By RENEE WEBB
School days can be filled with fun activities like football games, band practice and outings to movies with friends. But they can also be a time when some students try to talk others into doing things they wouldn’t normally do on their own.
According to Emily McCullough, a licensed marriage and family therapist at Catholic Charities in Fort Dodge, experiencing pressure from peers can start in elementary school, around 9 years old and can continue into young adulthood.
“Signs that a student is being affected by peer pressure may include sudden changes in a variety of things such as friends, activities, attitude, grades, quality of work, appearance and interests,” she said. “Parents may notice some of these things, and teachers may be in a position to notice others. Parents can ask their child’s teacher if they see any of these signs.”
Some examples of peer pressure, noted McCullough, include pressure to wear certain clothes, bully others, not care about schoolwork, cheat, smoke, drink, engage in sexting (sexual words and pictures sent through cell phones), shoplift or have sex.
Strategies for students
The therapist offered some tips for students who might be faced with peer pressure.
“Decide what you believe about things before you are in that kind of a situation and be confident when you respond in the moment,” McCullough said. “A peer who is pressuring you is more likely to back down if you sound sure of yourself. Sounding sure of yourself can include making eye contact, using a firm, clear voice, and not stuttering around.”
To place even more emphasis on their stance, a student can repeat themselves. Partnering with a friend, she noted, is also a good idea so the two can decline an illicit invitation together and/or walk away together.
Just like so many other things require practice, McCullough suggested rehearsing saying “no” and coming up with clever statements to turn down peer pressure.
Some potential responses to peer pressures include: “My parents would freak out and not let me see you guys for a month if I did that.” “I have to get to practice now.” “I changed my mind. Forget it.” “I have a feeling we’re going to get caught. I’m out.”
“See through their pressuring tactics and remind yourself that ‘everyone else’ is not actually doing it, and your friend will probably still be your friend if you don’t do what they’re pressuring you to do,” McCullough said.
With the prevalence of technology, the therapist would like students to remember it is very hard to keep a secret.
“The things you do and say can so easily be photographed, recorded or saved by others,” she said. “So if you succumb to pressure and do something you regret, it can come back to haunt you in more ways than one.”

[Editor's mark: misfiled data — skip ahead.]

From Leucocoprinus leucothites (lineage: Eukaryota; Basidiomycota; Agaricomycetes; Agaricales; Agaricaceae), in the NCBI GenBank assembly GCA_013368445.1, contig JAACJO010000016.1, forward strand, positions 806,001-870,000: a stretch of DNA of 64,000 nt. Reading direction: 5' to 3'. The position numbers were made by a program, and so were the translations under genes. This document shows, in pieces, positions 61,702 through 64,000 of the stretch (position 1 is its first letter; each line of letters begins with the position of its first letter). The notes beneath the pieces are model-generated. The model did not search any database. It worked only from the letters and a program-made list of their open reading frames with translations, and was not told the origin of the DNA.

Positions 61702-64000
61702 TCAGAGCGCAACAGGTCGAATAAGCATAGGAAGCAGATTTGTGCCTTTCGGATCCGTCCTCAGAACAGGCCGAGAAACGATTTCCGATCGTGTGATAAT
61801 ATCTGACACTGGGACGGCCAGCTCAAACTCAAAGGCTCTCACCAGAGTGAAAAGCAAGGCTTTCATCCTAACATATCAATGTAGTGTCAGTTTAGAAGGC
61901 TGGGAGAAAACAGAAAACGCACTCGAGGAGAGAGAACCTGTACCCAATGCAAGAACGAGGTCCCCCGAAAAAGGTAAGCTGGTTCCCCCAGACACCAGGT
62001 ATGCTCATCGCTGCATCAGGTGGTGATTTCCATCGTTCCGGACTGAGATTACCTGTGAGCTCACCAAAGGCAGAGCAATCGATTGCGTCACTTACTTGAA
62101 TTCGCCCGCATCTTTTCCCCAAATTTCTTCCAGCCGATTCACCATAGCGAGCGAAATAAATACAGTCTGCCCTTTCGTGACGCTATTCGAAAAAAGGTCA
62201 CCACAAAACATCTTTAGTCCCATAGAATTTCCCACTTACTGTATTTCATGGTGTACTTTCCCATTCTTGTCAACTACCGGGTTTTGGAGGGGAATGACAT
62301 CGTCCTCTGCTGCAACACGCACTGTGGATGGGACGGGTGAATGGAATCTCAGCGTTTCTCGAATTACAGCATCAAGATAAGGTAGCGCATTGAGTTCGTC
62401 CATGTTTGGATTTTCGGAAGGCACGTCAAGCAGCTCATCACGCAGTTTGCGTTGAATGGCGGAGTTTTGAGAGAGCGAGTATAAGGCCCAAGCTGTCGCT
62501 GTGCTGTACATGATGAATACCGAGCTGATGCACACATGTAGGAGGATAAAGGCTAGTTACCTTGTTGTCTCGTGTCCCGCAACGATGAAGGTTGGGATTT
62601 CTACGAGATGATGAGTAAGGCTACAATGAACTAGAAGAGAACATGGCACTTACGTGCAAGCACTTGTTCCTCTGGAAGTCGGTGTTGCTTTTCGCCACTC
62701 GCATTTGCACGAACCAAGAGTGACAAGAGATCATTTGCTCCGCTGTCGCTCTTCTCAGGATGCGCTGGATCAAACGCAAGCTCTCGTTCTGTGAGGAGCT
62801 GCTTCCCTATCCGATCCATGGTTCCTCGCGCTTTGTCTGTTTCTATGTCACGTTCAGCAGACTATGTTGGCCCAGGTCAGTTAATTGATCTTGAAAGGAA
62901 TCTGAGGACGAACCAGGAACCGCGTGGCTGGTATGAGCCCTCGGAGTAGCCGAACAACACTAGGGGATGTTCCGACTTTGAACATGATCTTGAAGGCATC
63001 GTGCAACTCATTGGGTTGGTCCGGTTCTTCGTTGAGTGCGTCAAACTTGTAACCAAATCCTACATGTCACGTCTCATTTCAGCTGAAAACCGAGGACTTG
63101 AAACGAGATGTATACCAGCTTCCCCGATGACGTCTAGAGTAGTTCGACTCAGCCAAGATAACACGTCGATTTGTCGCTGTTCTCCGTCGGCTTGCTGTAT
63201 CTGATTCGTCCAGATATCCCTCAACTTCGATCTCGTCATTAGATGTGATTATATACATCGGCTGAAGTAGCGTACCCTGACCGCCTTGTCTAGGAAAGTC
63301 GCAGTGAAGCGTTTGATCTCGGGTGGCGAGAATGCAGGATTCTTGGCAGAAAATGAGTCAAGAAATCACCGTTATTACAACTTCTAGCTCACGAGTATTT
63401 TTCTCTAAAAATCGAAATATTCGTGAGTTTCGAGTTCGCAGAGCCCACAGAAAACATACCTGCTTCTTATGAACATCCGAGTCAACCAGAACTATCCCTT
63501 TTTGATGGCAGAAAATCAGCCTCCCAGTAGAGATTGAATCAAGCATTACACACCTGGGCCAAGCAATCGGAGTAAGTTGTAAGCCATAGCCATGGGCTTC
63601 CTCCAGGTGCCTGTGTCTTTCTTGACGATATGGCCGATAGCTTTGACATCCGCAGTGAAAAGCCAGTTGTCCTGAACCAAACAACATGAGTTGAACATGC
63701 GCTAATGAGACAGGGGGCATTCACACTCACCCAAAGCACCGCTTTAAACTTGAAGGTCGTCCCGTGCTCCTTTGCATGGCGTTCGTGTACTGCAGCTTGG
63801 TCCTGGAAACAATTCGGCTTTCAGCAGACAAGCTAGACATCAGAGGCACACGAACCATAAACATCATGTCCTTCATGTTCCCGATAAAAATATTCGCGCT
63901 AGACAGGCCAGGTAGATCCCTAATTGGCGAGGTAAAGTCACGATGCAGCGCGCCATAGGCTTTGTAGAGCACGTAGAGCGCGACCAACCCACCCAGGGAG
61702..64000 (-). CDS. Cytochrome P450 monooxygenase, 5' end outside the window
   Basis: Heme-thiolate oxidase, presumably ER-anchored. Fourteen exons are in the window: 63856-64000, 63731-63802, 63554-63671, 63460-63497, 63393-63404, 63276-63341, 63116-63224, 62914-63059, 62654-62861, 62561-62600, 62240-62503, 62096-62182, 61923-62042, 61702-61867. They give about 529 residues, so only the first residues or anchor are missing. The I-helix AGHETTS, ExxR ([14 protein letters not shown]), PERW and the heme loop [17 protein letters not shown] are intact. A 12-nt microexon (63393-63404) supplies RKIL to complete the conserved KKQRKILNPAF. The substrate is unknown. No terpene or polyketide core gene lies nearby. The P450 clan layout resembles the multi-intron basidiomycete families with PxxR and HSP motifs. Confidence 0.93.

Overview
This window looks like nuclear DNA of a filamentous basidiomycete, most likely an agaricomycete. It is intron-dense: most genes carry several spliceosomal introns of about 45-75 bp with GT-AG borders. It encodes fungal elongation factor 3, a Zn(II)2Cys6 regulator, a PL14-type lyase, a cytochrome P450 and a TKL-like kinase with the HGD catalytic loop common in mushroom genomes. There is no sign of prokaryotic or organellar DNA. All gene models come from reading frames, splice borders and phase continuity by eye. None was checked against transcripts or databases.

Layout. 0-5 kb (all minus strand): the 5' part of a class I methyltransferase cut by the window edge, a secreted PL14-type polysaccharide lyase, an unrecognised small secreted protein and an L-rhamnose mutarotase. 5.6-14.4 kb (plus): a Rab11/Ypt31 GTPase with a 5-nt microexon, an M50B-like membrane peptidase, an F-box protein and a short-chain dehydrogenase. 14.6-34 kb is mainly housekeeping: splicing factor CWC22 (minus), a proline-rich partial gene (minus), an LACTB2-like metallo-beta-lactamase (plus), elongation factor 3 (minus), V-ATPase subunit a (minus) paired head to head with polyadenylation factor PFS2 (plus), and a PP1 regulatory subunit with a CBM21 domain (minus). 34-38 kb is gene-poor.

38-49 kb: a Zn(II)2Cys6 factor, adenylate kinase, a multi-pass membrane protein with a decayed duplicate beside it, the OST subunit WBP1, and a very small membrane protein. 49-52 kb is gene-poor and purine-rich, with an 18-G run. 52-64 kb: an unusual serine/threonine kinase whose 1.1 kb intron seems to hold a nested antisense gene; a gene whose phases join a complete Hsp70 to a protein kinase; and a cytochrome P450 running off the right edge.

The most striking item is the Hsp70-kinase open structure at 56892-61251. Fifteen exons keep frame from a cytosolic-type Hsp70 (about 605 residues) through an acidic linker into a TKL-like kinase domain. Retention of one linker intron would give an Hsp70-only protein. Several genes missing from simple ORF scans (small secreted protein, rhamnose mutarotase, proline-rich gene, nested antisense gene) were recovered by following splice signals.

Tips for parents
For parents, McCullough suggested they help their children think ahead about scenarios they may face.
“Brainstorm responses with them that could be effective in turning down pressure from peers,” she said. “Be sure to listen more than suggest – they are the ones who know the most about their peer culture and they are more likely to follow a suggestion that they creatively thought up rather than one you suggested. Sorry parents, you know it’s true.”
Parents can even role-play peer pressure situations and practice ideas in order to refine them.
“Help your kids develop good self-esteem through unconditional love and genuine compliments,” said McCullough, who sees clients one day a week at Fort Dodge Middle School. “A kid who feels good about herself is much more likely to feel strong enough to turn down a negative request from a peer.”
Parents can give their children an excuse they can use with friends. She suggested telling them it is okay to mention you and your rules to make it easier for them to decline a forbidden act. For example, a student may say, “My dad said he’d take away my car.”
The therapist also suggested that parents get to know their kids’ friends, stay involved in their lives and keep tabs on things such as their online activities and text conversations.
“You may discover pressure they wouldn’t have told you about,” McCullough said. “Then have a calm heart-to-heart about it.”
Plus, parents should serve as role models for healthy decision making.
“Talk through your decision making processes aloud when you can to show that you struggle with wanting to impress others and be accepted, but ultimately choose to stand up for what you know is right,” she said.
Have grace and stay calm, the therapist insisted.
“This suggestion can’t be emphasized enough. We all make mistakes and learn best from them in a calm, thoughtful environment,” McCullough said. “A display of anger from a parent only reinforces for a child that ‘they don’t understand’ and ‘the issue is my parent, not my behavior.’”
If parents are concerned about their child, but uncertain if more help is needed, Catholic Charities offers the “Pathways to Hope and Healing” program.
This program entitles all students in the diocese, whether they attend a Catholic or public school, a free mental health assessment with a licensed professional counselor. At the end of the assessment, the therapist will make recommendations and provide the parent options.
Parents can call their local Catholic Charities office and ask to schedule an appointment for their child.